H.E. Harris

Rate this item
(1 Vote)

(January 21, 1902 – December 29, 1977) Boston

He was a philatelist and a pioneering stamp dealer who through his company, H.E. Harris & Co., popularized philately for many Americans, especially children. Harris began selling stamps at the age of 14 and eventually built one of the largest stamp businesses in the world.

Harris advertised extensively in popular non-philatelic magazines as well as philatelic journals throughout the world, promoting both himself and the stamp collecting hobby.

Harris used the radio show, "Ivory Stamp Club of the Air," and its popular host "Captain Tim" Healy to promote his business and stamp collecting. He supplied albums and stamps to the millions of listeners, thereby increasing the popularity of stamp collecting to the general public.

Harris also successfully promoted the hobby and his own company through his widely distributed booklets containing stories of famous collectors, famous rare stamps, and stamps with unusual human-interest stories. One of his most popular booklets was his The Stamp Finder, which helped novice and general collectors alike identify unusual stamps.

Over time, Harris's ads, offering a quantity of stamps for a small amount of money (usually ten cents) on condition additional stamps were sent on approval, became ubiquitous in many magazines and comic books. Harris's company, which was based in Boston, sent out millions of informational booklets and stamp approvals, all over the world. While the company was noted for selling low-cost packets of stamps, it also sold rarities as well.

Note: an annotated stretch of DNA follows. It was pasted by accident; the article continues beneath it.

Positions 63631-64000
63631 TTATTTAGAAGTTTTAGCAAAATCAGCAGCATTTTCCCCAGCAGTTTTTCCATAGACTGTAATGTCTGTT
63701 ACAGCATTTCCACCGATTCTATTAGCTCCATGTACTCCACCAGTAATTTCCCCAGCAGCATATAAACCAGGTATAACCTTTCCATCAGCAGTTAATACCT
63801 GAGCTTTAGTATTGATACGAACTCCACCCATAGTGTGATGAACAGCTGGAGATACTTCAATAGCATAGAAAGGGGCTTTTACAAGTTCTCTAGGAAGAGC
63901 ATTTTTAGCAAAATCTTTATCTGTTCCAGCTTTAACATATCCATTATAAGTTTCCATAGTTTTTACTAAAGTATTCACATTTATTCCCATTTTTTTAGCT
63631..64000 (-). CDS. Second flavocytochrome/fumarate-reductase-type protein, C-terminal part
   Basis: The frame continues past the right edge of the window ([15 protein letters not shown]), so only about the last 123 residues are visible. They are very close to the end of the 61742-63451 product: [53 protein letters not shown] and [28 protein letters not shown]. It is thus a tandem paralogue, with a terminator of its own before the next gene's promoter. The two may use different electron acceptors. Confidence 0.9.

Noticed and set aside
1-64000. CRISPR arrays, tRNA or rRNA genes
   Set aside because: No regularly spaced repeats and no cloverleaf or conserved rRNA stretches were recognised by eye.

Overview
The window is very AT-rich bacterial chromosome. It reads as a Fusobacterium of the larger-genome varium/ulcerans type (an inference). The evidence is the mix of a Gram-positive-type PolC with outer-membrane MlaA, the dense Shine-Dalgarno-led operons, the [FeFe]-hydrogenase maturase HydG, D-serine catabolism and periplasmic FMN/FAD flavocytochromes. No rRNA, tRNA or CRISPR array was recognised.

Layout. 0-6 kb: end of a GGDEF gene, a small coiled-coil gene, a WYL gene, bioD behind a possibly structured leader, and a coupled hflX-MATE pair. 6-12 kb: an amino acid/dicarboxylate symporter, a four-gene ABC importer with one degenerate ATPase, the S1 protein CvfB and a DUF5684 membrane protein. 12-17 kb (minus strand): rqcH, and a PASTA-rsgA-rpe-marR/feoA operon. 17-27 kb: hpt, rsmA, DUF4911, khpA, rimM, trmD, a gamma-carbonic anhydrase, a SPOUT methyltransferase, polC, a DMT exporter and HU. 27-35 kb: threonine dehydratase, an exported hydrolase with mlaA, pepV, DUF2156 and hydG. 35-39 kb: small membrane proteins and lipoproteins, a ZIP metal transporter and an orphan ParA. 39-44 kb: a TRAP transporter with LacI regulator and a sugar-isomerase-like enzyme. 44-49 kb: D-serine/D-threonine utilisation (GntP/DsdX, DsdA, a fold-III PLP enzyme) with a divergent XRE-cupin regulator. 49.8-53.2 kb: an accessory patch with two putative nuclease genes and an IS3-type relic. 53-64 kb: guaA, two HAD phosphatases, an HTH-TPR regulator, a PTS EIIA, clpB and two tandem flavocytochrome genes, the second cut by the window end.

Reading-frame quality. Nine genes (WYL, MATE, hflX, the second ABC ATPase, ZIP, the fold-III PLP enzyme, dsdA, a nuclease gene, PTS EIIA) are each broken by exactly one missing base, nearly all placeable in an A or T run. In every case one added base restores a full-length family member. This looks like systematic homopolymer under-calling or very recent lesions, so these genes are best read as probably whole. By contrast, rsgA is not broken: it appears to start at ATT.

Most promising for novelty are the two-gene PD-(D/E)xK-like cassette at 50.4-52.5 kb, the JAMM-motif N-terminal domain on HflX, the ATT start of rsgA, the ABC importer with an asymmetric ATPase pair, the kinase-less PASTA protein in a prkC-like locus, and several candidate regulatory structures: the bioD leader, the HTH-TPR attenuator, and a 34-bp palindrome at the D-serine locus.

Harris won international applause from the philatelic community for his action in the famous “Thatcher Ferry Bridge” case. His quick action in November 1962 prevented Canal Zone postal officials from flooding the market with deliberate misprints of the October 12, 1962 Canal Zone stamp issued for the opening of the Thatcher Ferry Bridge (now the Bridge of the Americas) over the Panama Canal. Several sheets (of Scott No. 157) were accidently printed with the silver ink, and thus the bridge, missing, and one sheet had reached the hands of a stamp collector. U.S. Postmaster General Day took steps to issue "missing bridge" reprints of the Canal Zone stamp to collectors as he had done in the case of the U.S. Dag Hammerskjold "inverted background" stamp (Scott No. 1204, issued October 23, 1962), flooding the market with the error.

With the APS acting in support, Harris eventually won his law suit against the Canal Zone government in 1965. He prevented it from reprinting the “missing bridge” error; the three sheets in its possession were transferred to government institutions. Harris received the Luff Award in 1966 for Exceptional Contributions to Philately.

Harris was elected posthumously to the American Philatelic Society Hall of Fame in 1979.

Source: coneysstamps.com